Full Text Available Dual orexin receptor antagonists (DORAs are a potential treatment for insomnia that function by blocking both the orexin 1 and orexin 2 receptors. The objective of the current study was to further confirm the impact of therapeutic mechanisms targeting insomnia on locomotor coordination and ethanol interaction using DORAs and gamma-aminobutyric acid (GABA-A receptor modulators of distinct chemical structure and pharmacologic properties in the context of sleep-promoting potential. The current study compared rat motor co-ordination after administration of DORAs, DORA-12 and almorexant, and GABA-A receptor modulators, zolpidem, eszopiclone and diazepam, alone or each in combination with ethanol. Motor performance was assessed by measuring time spent walking on a rotarod apparatus. Zolpidem, eszopiclone and diazepam (0.3–30 mg/kg administered orally [PO] impaired rotarod performance in a dose-dependent manner. Furthermore, all three GABA-A receptor modulators potentiated ethanol- (0.25–1.25 g/kg induced impairment on the rotarod. By contrast, neither DORA-12 (10–100 mg/kg, PO nor almorexant (30–300 mg/kg, PO impaired motor performance alone or in combination with ethanol. In addition, distinct differences in sleep architecture were observed between ethanol, GABA-A receptor modulators (zolpidem, eszopiclone and diazepam and DORA-12 in electroencephalogram studies in rats. These findings provide further evidence that orexin receptor antagonists have an improved motor side-effect profile compared with currently available sleep-promoting agents based on preclinical data and strengthen the rationale for further evaluation of these agents in clinical development.

  10. Extracellular ionic locks determine variation in constitutive activity and ligand potency between species orthologs of the free fatty acid receptors FFA2 and FFA3

    DEFF Research Database (Denmark)

    Hudson, Brian D; Tikhonova, Irina G; Pandey, Sunil K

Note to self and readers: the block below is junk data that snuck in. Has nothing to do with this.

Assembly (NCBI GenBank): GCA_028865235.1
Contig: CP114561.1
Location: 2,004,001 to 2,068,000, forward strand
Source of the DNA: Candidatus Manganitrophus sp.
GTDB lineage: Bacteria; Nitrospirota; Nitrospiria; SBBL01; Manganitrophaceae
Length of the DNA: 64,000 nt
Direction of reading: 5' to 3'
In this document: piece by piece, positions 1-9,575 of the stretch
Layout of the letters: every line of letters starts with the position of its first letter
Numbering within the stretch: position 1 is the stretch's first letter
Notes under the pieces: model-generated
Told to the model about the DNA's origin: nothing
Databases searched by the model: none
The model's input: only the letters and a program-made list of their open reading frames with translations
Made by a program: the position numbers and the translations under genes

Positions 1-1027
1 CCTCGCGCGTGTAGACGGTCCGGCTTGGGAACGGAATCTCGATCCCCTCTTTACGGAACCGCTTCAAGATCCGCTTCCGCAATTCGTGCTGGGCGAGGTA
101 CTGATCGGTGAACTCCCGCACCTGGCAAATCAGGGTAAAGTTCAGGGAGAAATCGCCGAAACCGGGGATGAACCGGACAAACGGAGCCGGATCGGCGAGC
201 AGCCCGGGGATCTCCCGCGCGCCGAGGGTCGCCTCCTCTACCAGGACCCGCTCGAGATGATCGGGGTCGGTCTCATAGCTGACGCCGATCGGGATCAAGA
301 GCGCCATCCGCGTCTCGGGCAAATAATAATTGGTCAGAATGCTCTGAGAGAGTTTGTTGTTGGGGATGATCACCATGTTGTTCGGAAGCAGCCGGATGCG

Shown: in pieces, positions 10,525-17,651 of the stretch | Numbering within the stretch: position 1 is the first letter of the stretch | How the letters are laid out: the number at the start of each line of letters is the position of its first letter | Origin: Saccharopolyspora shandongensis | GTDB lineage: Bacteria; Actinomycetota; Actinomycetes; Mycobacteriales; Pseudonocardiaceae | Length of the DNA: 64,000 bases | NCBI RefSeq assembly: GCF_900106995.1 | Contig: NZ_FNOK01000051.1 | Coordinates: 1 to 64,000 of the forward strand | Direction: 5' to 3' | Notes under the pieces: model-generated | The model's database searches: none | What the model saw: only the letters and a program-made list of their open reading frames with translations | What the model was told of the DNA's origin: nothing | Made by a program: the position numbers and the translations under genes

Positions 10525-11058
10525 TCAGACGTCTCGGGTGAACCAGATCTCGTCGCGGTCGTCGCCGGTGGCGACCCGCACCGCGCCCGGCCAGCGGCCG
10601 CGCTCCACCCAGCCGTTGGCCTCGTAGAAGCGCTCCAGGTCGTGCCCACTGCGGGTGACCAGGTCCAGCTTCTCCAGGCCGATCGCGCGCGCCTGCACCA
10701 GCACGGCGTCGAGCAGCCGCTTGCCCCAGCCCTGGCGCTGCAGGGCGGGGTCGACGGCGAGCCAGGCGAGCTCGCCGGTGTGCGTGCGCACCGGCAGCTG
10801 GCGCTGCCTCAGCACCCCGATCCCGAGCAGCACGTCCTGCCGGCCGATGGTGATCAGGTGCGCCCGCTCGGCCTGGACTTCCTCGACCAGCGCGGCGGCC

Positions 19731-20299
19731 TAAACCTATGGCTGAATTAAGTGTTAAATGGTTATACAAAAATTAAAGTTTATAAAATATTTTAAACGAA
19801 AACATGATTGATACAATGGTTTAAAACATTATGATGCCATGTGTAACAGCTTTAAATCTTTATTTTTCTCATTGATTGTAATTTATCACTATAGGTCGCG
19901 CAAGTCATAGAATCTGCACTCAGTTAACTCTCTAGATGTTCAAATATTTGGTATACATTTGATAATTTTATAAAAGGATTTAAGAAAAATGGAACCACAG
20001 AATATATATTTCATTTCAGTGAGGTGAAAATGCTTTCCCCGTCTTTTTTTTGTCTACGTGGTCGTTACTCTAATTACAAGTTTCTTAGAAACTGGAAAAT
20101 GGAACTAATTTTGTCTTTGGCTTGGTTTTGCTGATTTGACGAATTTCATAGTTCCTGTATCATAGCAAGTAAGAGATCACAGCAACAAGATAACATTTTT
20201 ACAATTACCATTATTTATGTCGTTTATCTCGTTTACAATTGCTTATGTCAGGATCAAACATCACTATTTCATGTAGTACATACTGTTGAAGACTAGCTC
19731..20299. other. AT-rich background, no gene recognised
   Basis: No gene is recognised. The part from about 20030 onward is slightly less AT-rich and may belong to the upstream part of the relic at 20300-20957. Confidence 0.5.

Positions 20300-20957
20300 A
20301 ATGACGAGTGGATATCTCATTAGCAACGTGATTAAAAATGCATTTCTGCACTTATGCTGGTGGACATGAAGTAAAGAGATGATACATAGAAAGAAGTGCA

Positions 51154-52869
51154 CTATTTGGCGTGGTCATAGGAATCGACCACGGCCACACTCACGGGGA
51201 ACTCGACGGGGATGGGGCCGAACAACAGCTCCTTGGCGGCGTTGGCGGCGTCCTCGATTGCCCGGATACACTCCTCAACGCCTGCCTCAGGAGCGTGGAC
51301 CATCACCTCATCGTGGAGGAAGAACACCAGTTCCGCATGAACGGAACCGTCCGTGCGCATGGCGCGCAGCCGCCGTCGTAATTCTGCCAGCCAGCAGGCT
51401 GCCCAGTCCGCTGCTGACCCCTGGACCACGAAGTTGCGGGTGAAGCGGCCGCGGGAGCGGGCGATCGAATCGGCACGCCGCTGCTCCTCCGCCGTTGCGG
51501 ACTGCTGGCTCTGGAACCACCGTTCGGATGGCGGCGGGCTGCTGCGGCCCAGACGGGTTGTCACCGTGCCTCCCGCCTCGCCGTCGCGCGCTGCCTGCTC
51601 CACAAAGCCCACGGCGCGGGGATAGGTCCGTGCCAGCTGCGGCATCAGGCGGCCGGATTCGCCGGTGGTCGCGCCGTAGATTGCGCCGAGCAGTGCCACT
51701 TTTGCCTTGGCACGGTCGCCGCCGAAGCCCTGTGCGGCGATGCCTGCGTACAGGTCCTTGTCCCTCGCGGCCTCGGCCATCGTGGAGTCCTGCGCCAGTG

2012-01-01

    Free fatty acid receptors 2 and 3 (FFA2 and FFA3) are G protein-coupled receptors for short chain free fatty acids (SCFAs). They respond to the same set of endogenous ligands but with distinct rank-order of potency such that acetate (C2) has been described as FFA2-selective, whereas propionate (C...

  11. One-step preparation of [2,3-{sup 3}H]1-aminocyclo-propanecarboxylic acid: a useful ligand for strychnine-insensitive glycine receptors

    Energy Technology Data Exchange (ETDEWEB)

    Lewin, A.H.; Lamb, P.B. [Research Triangle Inst., Research Triangle Park, NC (United States); Popik, P.; Skolnick, P. [National Insts. of Health, Bethesda, MD (United States)

    1994-11-01

    Catalytic hydrogenation of 1-aminocyclopropenecarboxylic acid under tritium gas afforded [2,3-{sup 3}H]1-aminocyclopropanecarboxylic acid with specific activity 26 Ci/mmol, determined by a combination of {sup 1}H and {sup 3}H NMR. Pilot radioligand binding assays indicate this compound will be a useful prove for the NMDA receptor-associated strychnine-insensitive glycine receptor. (author).

  12. Biopolitical management, economic calculation and "trafficked women".

    Science.gov (United States)

    Berman, Jacqueline

    2010-01-01

    Narratives surrounding human trafficking, especially trafficking in women for sex work, employ gendered and racialized tropes that have among their effects, a shrouding of women's economic decision-making and state collusion in benefiting from their labour. This paper explores the operation of these narratives in order to understand the ways in which they mask the economics of trafficking by sensationalizing the sexual and criminal aspects of it, which in turn allows the state to pursue political projects under the guise of a benevolent concern for trafficked women and/or protection of its own citizens. This paper will explore one national example: Article 18 of Italian Law 40 (1998). I argue that its passage has led to an increase in cooperation with criminal prosecution of traffickers largely because it approaches trafficked women as capable of making decisions about how and what they themselves want to do. This paper will also consider a more global approach to trafficking embedded in the concept of "migration management", an International Organization for Migration (IOM) framework that is now shaping EU, US and other national immigration laws and policies that impact trafficking. It will also examine the inherent limitations of both the national and global approach as an occasion to unpack how Article 18 and Migration Management function as forms of biopolitical management that participate in the production of "trafficking victims" into a massified population to be managed, rather than engender a more engaged discussion of what constitutes trafficking and how to redress it.